Published on May 30th, 1996 | by Gerry Galipault0
Super Deluxe brings back super pop
At first glance, power-pop quartet Super Deluxe may seem super out-of-place in its native Seattle.
But in the land of grunge, rain, expresso coffee and fish markets, that uniqueness has worked to their advantage.
“Because we came out when we did, there were still a lot of heavy bands around trying to ride the grunge wave, I think we got noticed because we were a pop band,” singer-guitarist Braden Blake said recently. “It was difficult in the beginning to get booked for shows because clubs were hesistant to book a real poppy band like we are, but we eventually stood out.”
Like the Posies before them, Super Deluxe has opened doors for other genres, not just pop, to be heard in Seattle.
“It just so happens our first big show was opening for the Posies,” Blake said. “They had heard our tape at a friend’s garage sale. He was playing the tape and just hanging out and Joe Bass of the Posies liked it and they decided to give us an opening slot.”
The band’s first album, “Famous,” was released in September on the indie label Tim/Kerr Records. Rolling Stone magazine quickly sang its praises, hailing it “groovelicious.” Its regional success impressed executives at Giant Records so much, they signed the group, remixed and remastered “Famous” and reissued it May 14 as the first release under Giant’s new moniker, Revolution.
They also have earned a spot on the Presidents of the United States of America’s tour.
“We feel really lucky,” Blake said. “We’ve had a lot of good breaks, you know, in the right place at the right time in a lot of cases.”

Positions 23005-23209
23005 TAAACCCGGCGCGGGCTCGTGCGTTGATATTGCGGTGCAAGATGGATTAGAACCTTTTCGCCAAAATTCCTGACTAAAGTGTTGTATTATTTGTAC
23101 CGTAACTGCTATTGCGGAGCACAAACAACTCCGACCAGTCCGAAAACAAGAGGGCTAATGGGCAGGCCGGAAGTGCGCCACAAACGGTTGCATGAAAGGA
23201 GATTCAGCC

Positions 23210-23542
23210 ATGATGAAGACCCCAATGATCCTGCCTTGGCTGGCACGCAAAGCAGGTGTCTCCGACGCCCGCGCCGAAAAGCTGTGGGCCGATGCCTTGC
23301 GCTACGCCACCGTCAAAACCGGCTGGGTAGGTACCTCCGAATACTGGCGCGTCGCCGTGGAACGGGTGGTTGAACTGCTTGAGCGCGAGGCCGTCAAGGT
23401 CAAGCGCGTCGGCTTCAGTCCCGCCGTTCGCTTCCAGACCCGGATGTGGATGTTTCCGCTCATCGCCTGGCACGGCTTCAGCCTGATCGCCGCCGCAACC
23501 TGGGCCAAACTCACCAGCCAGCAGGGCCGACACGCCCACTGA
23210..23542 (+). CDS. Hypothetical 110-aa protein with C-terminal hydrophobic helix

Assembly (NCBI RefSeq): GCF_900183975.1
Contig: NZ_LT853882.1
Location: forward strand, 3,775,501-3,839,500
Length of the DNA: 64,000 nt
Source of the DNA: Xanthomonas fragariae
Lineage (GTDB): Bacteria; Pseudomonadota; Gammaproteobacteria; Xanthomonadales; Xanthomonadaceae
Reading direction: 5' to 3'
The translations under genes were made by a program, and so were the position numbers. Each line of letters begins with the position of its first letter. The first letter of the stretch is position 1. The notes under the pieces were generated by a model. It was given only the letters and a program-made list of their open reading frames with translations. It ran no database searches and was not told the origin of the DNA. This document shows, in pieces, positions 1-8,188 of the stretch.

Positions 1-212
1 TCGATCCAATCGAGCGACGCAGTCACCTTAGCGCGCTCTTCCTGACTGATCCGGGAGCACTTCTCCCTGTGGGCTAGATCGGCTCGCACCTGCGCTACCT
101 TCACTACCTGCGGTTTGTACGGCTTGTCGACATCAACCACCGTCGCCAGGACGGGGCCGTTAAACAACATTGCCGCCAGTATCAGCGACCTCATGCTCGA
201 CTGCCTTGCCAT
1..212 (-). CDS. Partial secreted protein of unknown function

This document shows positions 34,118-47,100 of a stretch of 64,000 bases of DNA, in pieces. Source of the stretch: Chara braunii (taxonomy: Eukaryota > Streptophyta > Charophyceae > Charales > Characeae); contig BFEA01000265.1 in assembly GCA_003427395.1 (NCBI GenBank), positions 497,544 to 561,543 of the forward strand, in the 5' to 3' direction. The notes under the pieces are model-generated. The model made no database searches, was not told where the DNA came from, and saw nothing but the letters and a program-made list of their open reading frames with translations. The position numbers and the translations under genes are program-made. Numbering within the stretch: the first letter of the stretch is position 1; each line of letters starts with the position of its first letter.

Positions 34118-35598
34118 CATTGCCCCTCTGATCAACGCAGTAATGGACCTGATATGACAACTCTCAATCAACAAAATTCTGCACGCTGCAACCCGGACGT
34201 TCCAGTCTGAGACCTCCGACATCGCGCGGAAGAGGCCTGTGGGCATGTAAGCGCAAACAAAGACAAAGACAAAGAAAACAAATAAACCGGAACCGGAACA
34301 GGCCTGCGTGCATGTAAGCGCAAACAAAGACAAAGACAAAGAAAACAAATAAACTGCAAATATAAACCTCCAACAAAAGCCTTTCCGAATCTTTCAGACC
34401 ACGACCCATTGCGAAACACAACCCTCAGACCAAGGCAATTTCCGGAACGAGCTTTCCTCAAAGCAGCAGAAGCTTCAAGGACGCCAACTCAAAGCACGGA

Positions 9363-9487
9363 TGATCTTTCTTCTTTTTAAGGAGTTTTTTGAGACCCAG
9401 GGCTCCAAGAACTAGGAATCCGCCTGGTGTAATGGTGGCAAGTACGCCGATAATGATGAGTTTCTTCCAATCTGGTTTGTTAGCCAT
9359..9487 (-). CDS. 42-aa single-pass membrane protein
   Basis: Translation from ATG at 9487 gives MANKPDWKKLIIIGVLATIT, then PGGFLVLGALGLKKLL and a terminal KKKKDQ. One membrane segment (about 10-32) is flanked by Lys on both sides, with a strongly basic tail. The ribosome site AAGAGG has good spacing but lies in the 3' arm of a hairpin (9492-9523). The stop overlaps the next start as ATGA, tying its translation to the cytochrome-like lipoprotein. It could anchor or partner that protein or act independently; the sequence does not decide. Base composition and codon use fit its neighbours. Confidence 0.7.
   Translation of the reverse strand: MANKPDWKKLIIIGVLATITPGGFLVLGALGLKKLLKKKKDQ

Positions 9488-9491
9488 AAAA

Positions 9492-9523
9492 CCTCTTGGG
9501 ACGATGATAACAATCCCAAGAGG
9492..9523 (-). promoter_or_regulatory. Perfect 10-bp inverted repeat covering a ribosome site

Guitarist John Kirsch said Revolution’s support and belief in Super Deluxe (which also features bassist Jake Ness and drummer Chris Lockwood) convinced them to join the uprising.
“They’re totally behind what we’re doing,” he said. “Even if the (sales) numbers are soft, they’re going to back us up. Missy (Worth), the person who’s running Revolution, has been a great supporter.”
Tracks such as the first single, “She Came On,” are laced with wafting retro-pop harmonies and instant hooks.
Super Deluxe isn’t afraid to wear its pop influences on its collective sleeve, Blake said.
“Pop means popular, but the word pop pretty much sums it up for me,” he said. “The influences are obvious, the early pop from the Beatles, the Hollies and bands like that. They defined the genre of guitar pop. We’re just kind of imitators and borrowers with some of those elements.”
Not ones to rest on their laurels, the four are already looking ahead to their next album.
“We’re working on it, which we will probably record in the fall and come out a year from now,” Blake said. “This album’s only been out since September. We recorded it in the spring last year, so it hasn’t been that long. I think by the time the next one comes out, though, we’ll be tired of (‘Famous’).
“Otherwise, we’re going to keep a smile on, cross our fingers, tour a lot and have a good time.”
BWF (before we forget): Super Deluxe’s follow-up album, “Via Satellite,” was released in 1997.